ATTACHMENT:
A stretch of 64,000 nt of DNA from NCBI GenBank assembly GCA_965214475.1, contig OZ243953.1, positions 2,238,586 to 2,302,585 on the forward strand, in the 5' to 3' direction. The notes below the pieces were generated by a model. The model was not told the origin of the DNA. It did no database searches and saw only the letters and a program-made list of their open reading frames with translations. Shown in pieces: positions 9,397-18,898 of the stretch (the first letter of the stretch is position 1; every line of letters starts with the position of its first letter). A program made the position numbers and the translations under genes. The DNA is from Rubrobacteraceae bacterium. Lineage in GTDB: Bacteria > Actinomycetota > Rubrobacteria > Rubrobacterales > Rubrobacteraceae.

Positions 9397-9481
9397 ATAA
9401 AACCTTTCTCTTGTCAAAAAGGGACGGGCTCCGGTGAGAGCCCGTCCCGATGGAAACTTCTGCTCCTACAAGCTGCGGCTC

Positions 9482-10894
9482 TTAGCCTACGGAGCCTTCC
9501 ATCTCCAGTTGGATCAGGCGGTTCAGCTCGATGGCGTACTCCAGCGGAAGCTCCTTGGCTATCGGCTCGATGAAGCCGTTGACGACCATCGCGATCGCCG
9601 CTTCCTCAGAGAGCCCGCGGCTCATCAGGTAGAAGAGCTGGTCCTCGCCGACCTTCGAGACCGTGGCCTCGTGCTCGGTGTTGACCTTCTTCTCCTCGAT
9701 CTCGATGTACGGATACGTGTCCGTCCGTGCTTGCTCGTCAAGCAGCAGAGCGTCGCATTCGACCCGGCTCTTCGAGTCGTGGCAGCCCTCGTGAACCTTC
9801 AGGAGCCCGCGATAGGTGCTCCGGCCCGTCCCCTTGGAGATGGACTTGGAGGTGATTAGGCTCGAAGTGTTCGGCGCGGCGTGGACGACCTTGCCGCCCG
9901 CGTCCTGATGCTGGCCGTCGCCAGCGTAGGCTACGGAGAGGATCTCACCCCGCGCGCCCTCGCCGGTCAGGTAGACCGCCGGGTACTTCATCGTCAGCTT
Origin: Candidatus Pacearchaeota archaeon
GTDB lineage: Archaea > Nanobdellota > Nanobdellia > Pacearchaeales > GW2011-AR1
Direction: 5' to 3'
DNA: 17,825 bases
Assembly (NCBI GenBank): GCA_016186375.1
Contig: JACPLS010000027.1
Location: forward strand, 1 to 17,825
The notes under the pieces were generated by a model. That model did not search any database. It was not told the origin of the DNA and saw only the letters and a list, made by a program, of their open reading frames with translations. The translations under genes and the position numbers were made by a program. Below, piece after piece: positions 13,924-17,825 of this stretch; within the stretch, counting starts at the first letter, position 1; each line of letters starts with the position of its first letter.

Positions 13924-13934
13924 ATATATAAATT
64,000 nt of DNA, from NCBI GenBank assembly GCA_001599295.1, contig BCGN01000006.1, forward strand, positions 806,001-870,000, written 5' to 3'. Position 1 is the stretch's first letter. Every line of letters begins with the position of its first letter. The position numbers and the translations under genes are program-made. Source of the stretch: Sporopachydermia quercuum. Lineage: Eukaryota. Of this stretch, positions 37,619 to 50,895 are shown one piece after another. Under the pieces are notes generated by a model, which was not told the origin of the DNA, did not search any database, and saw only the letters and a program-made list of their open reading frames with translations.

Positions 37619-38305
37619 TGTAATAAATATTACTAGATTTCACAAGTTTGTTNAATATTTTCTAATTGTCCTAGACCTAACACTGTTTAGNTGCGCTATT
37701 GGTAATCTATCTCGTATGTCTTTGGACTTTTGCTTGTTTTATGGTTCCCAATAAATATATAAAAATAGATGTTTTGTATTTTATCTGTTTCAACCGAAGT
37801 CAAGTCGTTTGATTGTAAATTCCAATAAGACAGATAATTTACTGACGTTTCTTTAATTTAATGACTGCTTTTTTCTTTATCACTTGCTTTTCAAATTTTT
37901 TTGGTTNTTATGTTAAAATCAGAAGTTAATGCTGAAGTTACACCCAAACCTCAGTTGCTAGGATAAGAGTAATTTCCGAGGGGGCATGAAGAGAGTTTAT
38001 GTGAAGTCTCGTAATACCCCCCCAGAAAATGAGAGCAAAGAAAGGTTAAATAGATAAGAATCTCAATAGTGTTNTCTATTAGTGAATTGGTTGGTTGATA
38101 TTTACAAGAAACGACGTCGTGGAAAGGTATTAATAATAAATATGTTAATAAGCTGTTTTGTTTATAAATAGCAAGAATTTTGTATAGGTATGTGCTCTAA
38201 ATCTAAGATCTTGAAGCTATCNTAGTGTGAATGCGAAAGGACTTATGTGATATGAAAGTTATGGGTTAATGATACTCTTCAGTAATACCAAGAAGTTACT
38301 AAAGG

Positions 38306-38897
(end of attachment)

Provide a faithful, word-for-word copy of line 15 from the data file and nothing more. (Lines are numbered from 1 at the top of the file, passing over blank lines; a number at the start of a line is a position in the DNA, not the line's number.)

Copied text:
DNA: 17,825 bases